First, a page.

The a7 III is a great hybrid camera. Shoot video, shoot photos — either way you’re covered. Its 24.2 MP full frame sensor can shoot up to 10 fps full resolution RAW for up to 89 Frames, and up to 10 fps in full resolution JPEG for 177 frames. Get astounding 14-bit color when shooting photos and up to 15 stops of dynamic range. When shooting stills, the AF is key. We found it to be quite fast — not quite as fast as its big brother the a9, but still worth using.

Battery Life

Prior to the a7R III, all Sony Alpha cameras suffered from a short battery life. The new battery allows for at least double the performance of the prior model. When shooting video we experienced at least a two hour life per battery. Depending on how much we used the monitor and at what brightness, we saw our battery last as much as 40 minutes more or 20 minutes less. Additionally, we are happy to report there are no inherent overheating issues with this camera. Sure, if you are shooting outdoors in the sun at 100 degrees, it’s possible you could run into some issues, but we didn’t experience any during our testing. The biggest issue when it comes to the battery of the a7 III is that the camera doesn’t come with a charger, just a USB cable. Sony will get $80 dollars more out of you if you require a separate charger — and it’s likely you will. However, with the longer battery life, you won’t need to buy as many extra batteries.


There are a few tests we do on every camera that comes through our doors. We test the low light performance, rolling shutter and moire. To test the low light performance we start at the lowest ISO, keeping the aperture constant and adjusting the shutter speed to counteract the increased light from upping the ISO. We tested in both full frame and super 35 modes. When shooting full frame, we saw that noise was introduced in to the picture at ISO 6400, and the image was usable all the way up to 25600. Past that and the image loses significant detail.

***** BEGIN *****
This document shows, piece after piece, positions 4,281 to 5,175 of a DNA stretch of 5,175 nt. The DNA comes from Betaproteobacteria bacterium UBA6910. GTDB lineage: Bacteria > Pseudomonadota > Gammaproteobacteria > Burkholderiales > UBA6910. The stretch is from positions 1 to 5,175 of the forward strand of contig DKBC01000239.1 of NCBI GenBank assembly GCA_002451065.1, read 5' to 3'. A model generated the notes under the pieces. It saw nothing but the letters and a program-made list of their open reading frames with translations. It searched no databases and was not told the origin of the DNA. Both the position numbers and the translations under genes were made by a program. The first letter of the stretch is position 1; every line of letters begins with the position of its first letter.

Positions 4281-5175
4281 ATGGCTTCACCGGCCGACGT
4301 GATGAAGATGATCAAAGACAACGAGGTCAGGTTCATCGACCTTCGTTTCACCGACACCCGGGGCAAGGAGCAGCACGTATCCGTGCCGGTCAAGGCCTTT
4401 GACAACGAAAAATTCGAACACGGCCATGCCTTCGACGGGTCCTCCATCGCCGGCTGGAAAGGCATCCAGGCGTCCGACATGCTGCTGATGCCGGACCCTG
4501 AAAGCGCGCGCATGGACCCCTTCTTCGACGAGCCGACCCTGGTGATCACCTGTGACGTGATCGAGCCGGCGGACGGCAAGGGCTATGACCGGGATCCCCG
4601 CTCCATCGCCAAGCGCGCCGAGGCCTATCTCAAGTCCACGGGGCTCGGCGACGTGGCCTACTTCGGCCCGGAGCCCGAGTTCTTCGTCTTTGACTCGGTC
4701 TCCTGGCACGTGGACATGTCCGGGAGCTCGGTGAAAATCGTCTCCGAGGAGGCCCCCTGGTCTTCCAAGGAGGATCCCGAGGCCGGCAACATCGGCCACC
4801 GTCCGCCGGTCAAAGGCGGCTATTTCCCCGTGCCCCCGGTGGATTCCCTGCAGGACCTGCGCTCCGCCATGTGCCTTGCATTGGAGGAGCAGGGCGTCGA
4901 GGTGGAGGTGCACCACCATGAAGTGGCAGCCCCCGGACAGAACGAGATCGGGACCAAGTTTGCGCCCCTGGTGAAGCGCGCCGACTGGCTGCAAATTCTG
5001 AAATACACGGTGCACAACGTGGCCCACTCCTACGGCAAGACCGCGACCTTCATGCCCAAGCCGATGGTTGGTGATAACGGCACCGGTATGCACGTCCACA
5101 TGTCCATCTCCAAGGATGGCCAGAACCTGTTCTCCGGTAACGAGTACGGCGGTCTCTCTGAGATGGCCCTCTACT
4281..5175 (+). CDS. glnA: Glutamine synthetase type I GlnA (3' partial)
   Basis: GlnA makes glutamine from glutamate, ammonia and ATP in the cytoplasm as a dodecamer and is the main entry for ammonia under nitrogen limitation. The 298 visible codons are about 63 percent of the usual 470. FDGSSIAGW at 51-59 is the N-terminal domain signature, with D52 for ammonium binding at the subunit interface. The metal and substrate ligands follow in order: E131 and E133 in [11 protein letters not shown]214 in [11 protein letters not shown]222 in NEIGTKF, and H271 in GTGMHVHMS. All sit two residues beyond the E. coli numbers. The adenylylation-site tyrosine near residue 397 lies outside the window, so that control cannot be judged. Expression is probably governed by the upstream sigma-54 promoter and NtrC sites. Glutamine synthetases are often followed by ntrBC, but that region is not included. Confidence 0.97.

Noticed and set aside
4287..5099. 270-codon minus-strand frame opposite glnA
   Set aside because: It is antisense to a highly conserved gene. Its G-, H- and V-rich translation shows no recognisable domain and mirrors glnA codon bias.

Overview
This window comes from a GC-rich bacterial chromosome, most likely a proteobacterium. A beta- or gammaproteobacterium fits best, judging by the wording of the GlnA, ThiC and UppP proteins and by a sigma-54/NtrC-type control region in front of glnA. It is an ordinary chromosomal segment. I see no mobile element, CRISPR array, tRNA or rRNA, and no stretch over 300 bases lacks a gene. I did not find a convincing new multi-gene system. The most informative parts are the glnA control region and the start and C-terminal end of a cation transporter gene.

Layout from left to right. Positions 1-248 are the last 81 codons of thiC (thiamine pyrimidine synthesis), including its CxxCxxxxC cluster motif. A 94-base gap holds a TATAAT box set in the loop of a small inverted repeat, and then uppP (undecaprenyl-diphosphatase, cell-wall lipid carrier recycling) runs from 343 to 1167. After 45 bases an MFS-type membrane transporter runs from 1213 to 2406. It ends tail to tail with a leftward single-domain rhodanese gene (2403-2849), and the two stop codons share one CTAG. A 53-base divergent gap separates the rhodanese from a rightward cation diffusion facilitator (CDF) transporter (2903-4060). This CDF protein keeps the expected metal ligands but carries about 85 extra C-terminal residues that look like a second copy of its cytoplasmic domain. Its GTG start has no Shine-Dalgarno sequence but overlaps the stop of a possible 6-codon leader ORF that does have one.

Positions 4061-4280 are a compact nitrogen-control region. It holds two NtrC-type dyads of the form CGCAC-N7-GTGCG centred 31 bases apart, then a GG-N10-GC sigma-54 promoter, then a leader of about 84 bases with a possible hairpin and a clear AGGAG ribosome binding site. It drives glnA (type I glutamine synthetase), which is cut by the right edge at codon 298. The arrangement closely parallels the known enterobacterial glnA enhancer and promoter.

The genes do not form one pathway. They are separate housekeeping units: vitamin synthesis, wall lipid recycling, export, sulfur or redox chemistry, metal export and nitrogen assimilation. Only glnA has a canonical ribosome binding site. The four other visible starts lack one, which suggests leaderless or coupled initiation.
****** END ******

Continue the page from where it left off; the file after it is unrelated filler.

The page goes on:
On the a7 III, you can shoot either in full frame mode, or cropped super 35 mode. This will allow you to do a no resolution loss zoom on a lens, just by changing the crop of the sensor. In super 35 mode, the crop factor is 1.5 times.  When shooting in super 35 mode, noise started a full stop sooner at 3200 and the image is usable only up to 12800. This is in line with the a7R III and the a6500. However, the a7S II is still the best performing low light camera out there.

Rolling shutter is a simple test where we look for a wobbly image by panning the camera left and right at increasing speeds, starting at a slow rate and building up to a whip pan. We pointed the camera at a light stand so that we could observe how much of a bend the rolling shutter effect creates. Sony nailed it, the camera has very little rolling shutter effects — you won’t see any wobble or jello effect on your image when panning quickly.

To test moire, we pointed the a7 III at our DSC Labs sine zone chart. Through panning and tilting, the fine lines on the chart will show if there are any concerns with the moire. We saw a sharp picture without any dancing lines throughout the chart, even at the closest resolution. No matter what lens we used, we saw no moire.

What Sony does well

Sony is very good at making new technology and including it in every camera they offer. S-Log, 4K and even high frame rates are included within their sub-$1,000 cameras. Full Frame 4K was a Sony-only option until the Nikon D850 camera came around. They tend to choose affordable and easy to obtain media and are fully customizable from button reassignment to a custom menu. Add in industry leading low light performance in every camera they offer, and they make it very hard to ignore their products. Sony is good at checking the boxes.

What Sony needs to work on

Lenses look great, but are focus by wire. With focus by wire, when the focus ring moves, instead of actually controlling the elements in the lens, it’s creating an electric signal relaying the information. This isn’t as big of a deal for photo shooters, but for video, it creates a disconnect between the user and the focus point. Focus by wire lenses will feel less responsive when in use. Because of this, many video shooters choose to avoid focus by wire lenses. How many times have you seen a Sony shooter with Canon lenses? Quite often. This isn’t as connected to the image quality as one might think — the feel is just much different.

Yes, the a7 iii has weaknesses, but you also get loads of strengths.